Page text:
Twenty-year-old Matthew Dalton recently bagged the trophy of duck of a lifetime. Dalton, of Goose Creek, South Carolina, had traveled with three friends to freelance in central Florida earlier this season. They were scouting a big lake in the afternoon for their first hunt the next morning—when Dalton spotted a white bird among a raft of coots.
“I thought it was an albino coot, and that it might be fun to put a sneak on it,” he tells F&S. “We had just arrived and had all our gear with us, so I got my duck hunting kayak and started making a stalk.”
The white bird flushed before he got close, and Dalton could tell it was a puddle duck by the way it jumped up out of the rafted coots. He marked where it landed at the edge of some grass 800 yards away and began another stalk. As he paddled closer, he stopped to glass every 50 yards. Through his binoculars, Dalton could see the duck preening and was able to identify it as a teal. He also saw a bunch of ten to fifteen nervous coots between his kayak and the white bird. Afraid the coots would blow his stalk, Dalton put his paddle down, lay as low as possible in the kayak, and reached out to grab aquatic plants and ease himself forward. After slowly closing the distance to 35 yards, he picked up his gun and shot the duck.
The bluewing teal hen Dalton killed is almost entirely white, with some brown-edged feathers, dark eyes, and regularly-pigmented feet. Its distinct coloring comes from an inherited genetic abnormality called leucism. Although both leucism and albinism can produce white animals, they are not the same thing. Albinism is caused by a lack of melanin, the substance that determines skin, eye, and, in the case of birds, feather color. Albino animals often suffer from poor vision as well, as melanin aids in the development of vision. Albinos often have pink eyes. Leucism, on the other hand, is caused by the reduction or absence of all skin pigments. It can result in large patches of white feathers on a regularly-colored duck for a piebald appearance, or leucism can cause a duck to be all-white with brown-edged feathers, like Dalton’s bird.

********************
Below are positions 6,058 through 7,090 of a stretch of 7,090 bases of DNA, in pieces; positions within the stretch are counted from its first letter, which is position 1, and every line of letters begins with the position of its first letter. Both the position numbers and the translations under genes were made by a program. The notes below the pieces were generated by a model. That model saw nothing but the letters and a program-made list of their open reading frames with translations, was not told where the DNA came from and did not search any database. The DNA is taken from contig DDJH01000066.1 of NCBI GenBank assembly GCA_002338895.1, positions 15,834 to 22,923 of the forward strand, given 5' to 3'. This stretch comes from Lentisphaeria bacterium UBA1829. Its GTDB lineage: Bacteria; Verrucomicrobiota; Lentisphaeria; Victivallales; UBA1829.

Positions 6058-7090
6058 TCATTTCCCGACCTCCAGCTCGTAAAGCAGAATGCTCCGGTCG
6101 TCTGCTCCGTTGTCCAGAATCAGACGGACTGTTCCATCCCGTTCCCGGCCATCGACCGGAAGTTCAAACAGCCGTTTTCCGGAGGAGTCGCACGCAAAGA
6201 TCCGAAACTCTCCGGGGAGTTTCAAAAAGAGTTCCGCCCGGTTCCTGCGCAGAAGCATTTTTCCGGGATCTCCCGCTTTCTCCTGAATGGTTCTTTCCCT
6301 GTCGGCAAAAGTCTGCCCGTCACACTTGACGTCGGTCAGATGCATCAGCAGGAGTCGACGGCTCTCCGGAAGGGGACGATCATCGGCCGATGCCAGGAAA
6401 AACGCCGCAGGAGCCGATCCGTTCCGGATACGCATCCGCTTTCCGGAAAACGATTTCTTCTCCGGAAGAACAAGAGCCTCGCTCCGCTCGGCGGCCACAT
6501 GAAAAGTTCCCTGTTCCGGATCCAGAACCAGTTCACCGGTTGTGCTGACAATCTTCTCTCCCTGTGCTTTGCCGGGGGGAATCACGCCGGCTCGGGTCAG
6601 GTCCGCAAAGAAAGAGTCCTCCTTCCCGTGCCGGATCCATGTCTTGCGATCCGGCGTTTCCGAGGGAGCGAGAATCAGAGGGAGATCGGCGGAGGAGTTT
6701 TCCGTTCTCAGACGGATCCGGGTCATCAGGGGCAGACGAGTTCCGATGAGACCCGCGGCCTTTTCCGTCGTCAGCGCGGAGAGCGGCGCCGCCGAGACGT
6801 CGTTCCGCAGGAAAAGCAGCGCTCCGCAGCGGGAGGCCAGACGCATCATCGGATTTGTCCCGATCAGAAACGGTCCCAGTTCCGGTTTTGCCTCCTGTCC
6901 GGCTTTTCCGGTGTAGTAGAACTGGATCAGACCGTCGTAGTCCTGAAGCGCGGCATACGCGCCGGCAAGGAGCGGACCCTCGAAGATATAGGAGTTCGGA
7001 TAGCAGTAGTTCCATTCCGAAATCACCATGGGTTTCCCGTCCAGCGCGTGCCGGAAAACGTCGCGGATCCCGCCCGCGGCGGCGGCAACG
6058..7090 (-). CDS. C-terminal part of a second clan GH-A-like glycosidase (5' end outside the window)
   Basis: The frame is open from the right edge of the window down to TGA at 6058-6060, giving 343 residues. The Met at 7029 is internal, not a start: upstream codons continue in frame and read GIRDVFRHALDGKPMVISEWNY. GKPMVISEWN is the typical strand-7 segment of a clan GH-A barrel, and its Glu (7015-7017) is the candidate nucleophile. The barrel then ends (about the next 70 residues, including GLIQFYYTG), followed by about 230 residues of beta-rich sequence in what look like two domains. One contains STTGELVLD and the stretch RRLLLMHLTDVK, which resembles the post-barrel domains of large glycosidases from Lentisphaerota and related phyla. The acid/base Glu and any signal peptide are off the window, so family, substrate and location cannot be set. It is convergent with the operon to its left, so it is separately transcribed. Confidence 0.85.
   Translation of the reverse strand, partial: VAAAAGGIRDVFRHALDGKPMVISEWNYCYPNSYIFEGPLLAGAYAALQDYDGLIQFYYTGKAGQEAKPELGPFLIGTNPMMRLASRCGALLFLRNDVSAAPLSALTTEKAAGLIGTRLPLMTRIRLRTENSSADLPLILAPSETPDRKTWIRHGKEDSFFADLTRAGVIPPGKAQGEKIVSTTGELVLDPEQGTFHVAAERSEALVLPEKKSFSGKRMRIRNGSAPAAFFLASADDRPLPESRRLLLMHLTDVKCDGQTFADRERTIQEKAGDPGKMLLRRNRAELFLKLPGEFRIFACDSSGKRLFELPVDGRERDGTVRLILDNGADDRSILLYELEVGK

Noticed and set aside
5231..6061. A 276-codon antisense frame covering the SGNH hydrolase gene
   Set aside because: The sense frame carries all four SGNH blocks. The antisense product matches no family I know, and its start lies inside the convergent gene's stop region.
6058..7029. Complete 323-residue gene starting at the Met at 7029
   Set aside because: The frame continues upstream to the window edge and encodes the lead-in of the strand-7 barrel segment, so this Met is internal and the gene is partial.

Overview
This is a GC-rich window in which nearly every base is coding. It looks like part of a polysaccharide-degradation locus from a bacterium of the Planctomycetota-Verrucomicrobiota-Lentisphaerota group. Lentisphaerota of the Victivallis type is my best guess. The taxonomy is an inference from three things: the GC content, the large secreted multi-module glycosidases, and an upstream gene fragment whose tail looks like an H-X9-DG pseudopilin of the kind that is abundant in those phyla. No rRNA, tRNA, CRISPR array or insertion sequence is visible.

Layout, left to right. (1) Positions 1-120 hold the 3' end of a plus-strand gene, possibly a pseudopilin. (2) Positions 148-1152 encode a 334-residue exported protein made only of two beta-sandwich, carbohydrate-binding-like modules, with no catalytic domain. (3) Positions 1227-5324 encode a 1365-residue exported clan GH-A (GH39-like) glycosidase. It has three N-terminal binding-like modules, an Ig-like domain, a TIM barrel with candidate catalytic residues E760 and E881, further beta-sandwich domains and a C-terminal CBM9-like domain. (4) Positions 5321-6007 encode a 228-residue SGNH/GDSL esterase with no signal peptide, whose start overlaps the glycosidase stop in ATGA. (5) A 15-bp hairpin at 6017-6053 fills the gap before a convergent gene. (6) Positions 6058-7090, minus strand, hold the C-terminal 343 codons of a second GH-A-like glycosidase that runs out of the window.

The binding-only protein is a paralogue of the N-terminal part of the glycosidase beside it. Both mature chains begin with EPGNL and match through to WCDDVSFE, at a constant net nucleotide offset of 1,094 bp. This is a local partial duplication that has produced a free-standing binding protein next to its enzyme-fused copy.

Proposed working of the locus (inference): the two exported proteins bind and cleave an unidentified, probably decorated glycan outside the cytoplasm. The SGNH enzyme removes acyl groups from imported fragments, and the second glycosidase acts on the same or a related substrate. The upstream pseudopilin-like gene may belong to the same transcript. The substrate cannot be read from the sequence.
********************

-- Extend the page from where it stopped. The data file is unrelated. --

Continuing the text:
Leucistic ducks are quite rare. They don’t live long in the wild because they often stand out, making them easy targets for predators and hunters. Also, researchers say that leucistic and albino birds have a hard time finding mates, making it difficult for them to pass their genes to the next generation.
Dalton had never seen a leucistic duck before—and he has seen a lot of ducks. While he is only 20 years old, he has been duck hunting since he was seven. He has hunted across the United States and in Canada. He plans to have famed waterfowl taxidermist Shane Smith mount his leucistic teal. The rest of Dalton’s freelance hunt was a success. He and his buddies enjoyed good days on teal the next morning and on divers the next, but of course, nothing they shot topped the rare white teal Dalton bagged on that first afternoon.